• Print Speeds
The HP Plus 651 prints at 11 pages per minute (ppm). The Canon G4210, on the other hand, only has an 8.8ppm rating. I used a USB connection to test the Plus 651 on our regular Intel Core i5 testbed PC running Windows 10 Professional.
Associated Content: See How We Put Printers Through Their Paces.
I measured the Plus 651 at 10.5ppm while printing our 12-page Microsoft Word text document, which is somewhat slower than its 11ppm rate. This is roughly 5.5ppm slower than the ET-4760 and slightly about 8ppm slower than the MFC-J6945DW. It is also just slightly less than 2ppm faster than the G4210.
After that, I timed the Plus 651 as it produced our collection of Adobe Acrobat business documents, Excel spreadsheets with associated graphics, and PowerPoint handouts with business-level graphics and colourful fonts in various sizes. I then added these results to the ones from printing the 12-page text document in the previous test to get a 5.1ppm score.
That score is significantly lower than the ET-4760 and MFC-J6945DW, however, it is marginally faster than the G4210. In the end, the Plus 651, like many other bulk-ink AIOs, isn’t a screamer. If one of your top priorities for your future printer is quick output, you should seek elsewhere.
• Dependable Output Quality
The skill of producing good-looking, detailed, and precisely coloured output from inkjet printers has been perfected by today’s inkjet printer manufacturers. The case is no different from the Smart Tank Plus 651. At all sizes down to roughly 4 points, my test text pages produced well-shaped and very legible type, which is more than adequate for most corporate applications.
In terms of corporate graphics, I saw some little banding in some of the dark and gradient fills in our test papers, but photographs had more-than-acceptable quality, minimum graininess, and accurate and brilliant colours. Conclusively, I have no issues with the Plus 651’s output.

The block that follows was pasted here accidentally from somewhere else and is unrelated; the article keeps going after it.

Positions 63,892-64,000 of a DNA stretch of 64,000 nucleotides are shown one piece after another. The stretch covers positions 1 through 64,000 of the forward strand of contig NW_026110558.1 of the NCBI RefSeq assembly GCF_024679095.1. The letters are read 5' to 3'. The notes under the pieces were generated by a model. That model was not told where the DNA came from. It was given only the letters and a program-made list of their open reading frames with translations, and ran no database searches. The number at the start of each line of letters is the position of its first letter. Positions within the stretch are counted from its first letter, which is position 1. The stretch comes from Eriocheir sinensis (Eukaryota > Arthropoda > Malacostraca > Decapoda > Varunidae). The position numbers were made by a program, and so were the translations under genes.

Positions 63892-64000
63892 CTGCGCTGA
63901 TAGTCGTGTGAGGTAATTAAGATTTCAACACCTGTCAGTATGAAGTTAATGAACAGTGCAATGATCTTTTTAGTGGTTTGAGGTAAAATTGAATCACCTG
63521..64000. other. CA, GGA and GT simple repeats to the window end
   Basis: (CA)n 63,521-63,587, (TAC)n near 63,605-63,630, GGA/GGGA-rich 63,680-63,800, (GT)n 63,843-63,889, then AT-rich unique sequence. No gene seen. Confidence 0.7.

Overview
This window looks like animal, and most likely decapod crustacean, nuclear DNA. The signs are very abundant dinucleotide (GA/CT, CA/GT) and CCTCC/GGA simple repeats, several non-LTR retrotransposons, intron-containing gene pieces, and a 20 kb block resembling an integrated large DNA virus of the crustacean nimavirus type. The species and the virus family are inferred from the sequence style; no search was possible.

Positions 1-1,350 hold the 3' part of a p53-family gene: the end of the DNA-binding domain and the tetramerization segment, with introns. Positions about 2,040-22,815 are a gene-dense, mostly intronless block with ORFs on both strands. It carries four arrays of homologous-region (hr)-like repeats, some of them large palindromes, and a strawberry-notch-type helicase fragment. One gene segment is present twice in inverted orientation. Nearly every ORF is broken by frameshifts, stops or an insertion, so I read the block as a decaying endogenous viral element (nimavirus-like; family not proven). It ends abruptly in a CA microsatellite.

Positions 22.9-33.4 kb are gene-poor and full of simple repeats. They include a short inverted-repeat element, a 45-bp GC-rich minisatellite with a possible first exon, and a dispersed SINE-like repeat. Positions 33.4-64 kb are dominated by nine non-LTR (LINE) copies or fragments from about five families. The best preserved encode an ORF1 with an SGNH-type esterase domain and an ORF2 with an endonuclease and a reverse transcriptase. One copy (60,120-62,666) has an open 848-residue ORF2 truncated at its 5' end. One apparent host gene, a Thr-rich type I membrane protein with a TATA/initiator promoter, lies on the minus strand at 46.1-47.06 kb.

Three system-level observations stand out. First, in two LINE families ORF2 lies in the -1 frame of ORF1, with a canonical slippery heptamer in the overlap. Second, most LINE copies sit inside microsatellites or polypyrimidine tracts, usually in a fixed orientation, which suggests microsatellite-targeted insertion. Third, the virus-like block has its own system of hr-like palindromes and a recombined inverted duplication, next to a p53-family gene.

• Exceptionally Low Running Costs for Bulk Ink
At roughly 0.3 cents for black pages and 0.9 cents for colour pages, the Smart Tank Plus per-page ink pricing is comparable to both Canon’s MegaTank and Epson’s EcoTank running expenses. These rates are around 2.5 cents cheaper than HP’s Instant Ink cost per page, but take in mind that Smart Tank Plus machines can cost up to four or five times as much as their non-bulk-ink counterparts. It’s crucial, though, that your print and copy volume is high enough to justify the initial hardware expenditure and the thousands of pages of ink provided in the box.
Following this, that’s enough ink to print 6,000 monochrome pages or 8,000 colour pages, or two years’ worth of ink, according to HP. Using the company’s arithmetic, that works out to around 500 black pages per month or the suggested monthly print volume for this AIO. However, like with any bulk-ink printer, the more you print, the more money you save on per-page ink expenses, and 500 pages is more of a reasonable starting point than an endpoint for this type of expenditure.
Wind Up — A Successful First Attempt: Worth It or Not?
HP looks to have made the similar feature-to-ink-cost miscalculation as Epson and Canon did with their initial bulk-ink products. This is because if you spend four or five times the real cost of the hardware to save money on ink, it’s safe to assume you’ll be printing hundreds, if not thousands, of pages.
As such, I can accurately say that the objective of investing upfront to acquire cheaper ongoing ownership expenses is lost when the machine is stripped of features, capacity, and volume prowess. Epson and Canon’s latest bulk-ink versions (most notably the Editors’ Choice ET-4760) deliver greater overall value by beefing up features, capacity, speed, and volume.
That leads to the conclusion that the HP Smart Tank Plus 651 is a good printer, but it would be much more appealing if the list price were reduced.